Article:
nizing the similar effect of varying tube radius and
varying particle concentration on the wall shear stress,
an alternative procedure based on the utilization of
variable particle concentration was used to determine
the slip coefficient. The procedure has been described by
Chakrabandhu (2000). The slip coefficient was then used
for flow rate correction. The corrected volumetric flow
rate was subsequently used to calculate the true wall
shear rate.
Table 2
Experimental parameters for study of rheological properties of coarse
food suspensions
Parameter Value
Carrier fluid temperature (°C) 85, 110, 135
Particle concentration (% v/v) 0, 15, 20, 25, 30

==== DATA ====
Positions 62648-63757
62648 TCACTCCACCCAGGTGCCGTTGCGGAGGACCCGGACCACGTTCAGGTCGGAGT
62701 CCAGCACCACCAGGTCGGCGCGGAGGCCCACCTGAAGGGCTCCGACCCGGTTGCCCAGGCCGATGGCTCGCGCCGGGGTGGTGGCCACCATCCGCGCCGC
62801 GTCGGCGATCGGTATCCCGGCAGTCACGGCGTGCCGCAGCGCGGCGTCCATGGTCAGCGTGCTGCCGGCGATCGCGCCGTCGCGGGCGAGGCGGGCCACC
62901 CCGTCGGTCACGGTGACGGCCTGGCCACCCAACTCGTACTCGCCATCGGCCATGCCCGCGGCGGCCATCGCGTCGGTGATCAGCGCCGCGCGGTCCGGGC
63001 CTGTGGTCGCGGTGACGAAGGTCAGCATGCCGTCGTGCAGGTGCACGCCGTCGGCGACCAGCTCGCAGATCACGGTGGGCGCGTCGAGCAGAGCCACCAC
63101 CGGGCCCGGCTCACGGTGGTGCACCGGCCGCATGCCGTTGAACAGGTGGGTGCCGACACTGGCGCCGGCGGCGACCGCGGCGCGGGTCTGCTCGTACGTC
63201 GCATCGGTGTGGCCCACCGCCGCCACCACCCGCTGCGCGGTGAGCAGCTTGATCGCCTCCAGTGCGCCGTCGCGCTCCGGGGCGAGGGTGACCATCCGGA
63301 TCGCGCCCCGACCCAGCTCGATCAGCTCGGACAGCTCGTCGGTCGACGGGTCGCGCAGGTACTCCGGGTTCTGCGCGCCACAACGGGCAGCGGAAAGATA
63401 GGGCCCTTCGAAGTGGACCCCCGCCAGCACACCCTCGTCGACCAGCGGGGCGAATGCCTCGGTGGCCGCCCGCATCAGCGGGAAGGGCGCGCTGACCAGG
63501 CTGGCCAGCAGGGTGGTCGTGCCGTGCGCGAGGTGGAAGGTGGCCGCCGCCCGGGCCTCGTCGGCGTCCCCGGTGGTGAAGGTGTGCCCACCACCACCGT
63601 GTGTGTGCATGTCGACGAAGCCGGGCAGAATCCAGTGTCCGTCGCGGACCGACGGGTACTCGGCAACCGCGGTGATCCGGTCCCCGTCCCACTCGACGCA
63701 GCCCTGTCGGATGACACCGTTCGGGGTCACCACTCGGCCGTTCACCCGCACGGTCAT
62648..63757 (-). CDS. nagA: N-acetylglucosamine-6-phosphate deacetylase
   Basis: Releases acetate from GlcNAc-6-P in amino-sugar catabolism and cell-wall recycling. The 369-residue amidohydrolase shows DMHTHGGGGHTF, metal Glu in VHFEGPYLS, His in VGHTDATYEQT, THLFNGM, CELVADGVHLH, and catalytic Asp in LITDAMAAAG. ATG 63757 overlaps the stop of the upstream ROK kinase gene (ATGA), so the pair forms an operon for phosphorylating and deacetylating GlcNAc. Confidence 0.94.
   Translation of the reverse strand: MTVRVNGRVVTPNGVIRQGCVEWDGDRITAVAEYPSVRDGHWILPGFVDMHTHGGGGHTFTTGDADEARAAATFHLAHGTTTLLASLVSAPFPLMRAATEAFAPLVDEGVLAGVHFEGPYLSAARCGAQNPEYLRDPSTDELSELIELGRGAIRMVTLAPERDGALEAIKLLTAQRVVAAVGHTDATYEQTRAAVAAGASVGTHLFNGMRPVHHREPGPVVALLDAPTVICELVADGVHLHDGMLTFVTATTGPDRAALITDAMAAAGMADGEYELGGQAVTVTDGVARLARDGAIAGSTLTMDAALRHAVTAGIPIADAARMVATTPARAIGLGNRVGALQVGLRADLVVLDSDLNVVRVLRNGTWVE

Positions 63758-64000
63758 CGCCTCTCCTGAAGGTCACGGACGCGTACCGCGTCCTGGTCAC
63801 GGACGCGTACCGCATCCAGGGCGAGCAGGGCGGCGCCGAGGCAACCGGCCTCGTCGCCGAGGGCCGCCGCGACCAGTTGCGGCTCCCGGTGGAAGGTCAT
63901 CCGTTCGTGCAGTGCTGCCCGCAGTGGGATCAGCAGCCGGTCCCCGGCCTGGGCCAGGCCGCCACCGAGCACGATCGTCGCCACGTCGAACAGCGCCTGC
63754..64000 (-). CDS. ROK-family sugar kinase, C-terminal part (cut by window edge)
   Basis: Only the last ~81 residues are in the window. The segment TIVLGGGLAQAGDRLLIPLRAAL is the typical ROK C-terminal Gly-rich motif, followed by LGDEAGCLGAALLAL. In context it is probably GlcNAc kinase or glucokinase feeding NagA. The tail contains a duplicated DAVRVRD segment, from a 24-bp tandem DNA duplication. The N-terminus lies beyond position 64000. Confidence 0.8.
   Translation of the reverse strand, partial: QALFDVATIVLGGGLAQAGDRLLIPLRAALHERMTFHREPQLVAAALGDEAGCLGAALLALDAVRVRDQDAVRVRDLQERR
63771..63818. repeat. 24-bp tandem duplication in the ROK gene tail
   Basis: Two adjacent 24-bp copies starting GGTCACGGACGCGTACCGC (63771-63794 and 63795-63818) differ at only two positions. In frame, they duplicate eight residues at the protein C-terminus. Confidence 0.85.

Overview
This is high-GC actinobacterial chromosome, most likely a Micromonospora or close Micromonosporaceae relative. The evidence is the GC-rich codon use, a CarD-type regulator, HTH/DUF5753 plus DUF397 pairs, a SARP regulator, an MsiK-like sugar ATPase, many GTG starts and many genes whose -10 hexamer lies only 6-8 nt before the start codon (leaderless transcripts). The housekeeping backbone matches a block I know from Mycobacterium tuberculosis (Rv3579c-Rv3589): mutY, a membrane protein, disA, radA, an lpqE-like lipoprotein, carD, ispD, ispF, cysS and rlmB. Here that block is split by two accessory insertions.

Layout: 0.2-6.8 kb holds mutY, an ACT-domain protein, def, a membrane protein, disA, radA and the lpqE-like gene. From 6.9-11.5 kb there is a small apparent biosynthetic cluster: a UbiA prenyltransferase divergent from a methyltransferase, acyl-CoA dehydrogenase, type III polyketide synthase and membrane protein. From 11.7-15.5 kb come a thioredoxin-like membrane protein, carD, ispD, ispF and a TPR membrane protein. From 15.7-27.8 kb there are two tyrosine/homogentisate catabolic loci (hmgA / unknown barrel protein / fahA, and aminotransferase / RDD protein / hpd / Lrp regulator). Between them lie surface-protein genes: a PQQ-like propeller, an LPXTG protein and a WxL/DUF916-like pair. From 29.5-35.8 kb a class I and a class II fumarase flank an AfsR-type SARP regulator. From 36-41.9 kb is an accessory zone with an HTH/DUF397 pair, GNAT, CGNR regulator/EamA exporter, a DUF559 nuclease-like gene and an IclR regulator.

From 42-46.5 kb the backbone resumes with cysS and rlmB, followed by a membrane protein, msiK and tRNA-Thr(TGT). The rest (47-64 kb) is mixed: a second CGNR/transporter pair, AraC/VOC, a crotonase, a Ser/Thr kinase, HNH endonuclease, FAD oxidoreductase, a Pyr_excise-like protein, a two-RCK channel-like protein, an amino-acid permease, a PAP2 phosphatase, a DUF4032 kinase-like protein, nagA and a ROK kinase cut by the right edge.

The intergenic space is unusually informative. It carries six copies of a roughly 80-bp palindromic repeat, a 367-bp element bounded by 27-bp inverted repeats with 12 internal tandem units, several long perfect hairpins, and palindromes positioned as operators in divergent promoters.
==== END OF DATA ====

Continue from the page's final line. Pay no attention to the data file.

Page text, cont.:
Volumetric flow rate (m
3
/s) 1.26·10
À4
–3.15 · 10
À4
Fig. 1. Schematic diagram of the experimental setup for the study of coarse suspension flow behavior at high temperature.
K. Chakrabandhu, R.K. Singh / Journal of Food Engineering 66 (2005) 117–128 119
2.5. Flow behavior characterization of coarse food
suspensions
Once the true shear rate was calculated, flow behavior
parameters of the suspension were computed. As several
studies have reported that the flow behavior of suspen-
sions follows power law pattern, the power law para-
meters of the coarse suspension were investigated. The
suspension consistency coefficient (m
Ã
) and flow behav-
ior index (n
Ã
) were estimated by fitting the experimental
data in the power law model (Eq. (5)) using linear
regression (SAS, 1989).
ln s ¼ ln m
Ã
þn
Ã
ln _ c ð5Þ
The suspension apparent viscosity (l
Ã
) was then calcu-
lated from
l
Ã
¼ m
Ã
_ c
n
Ã
À1
ð6Þ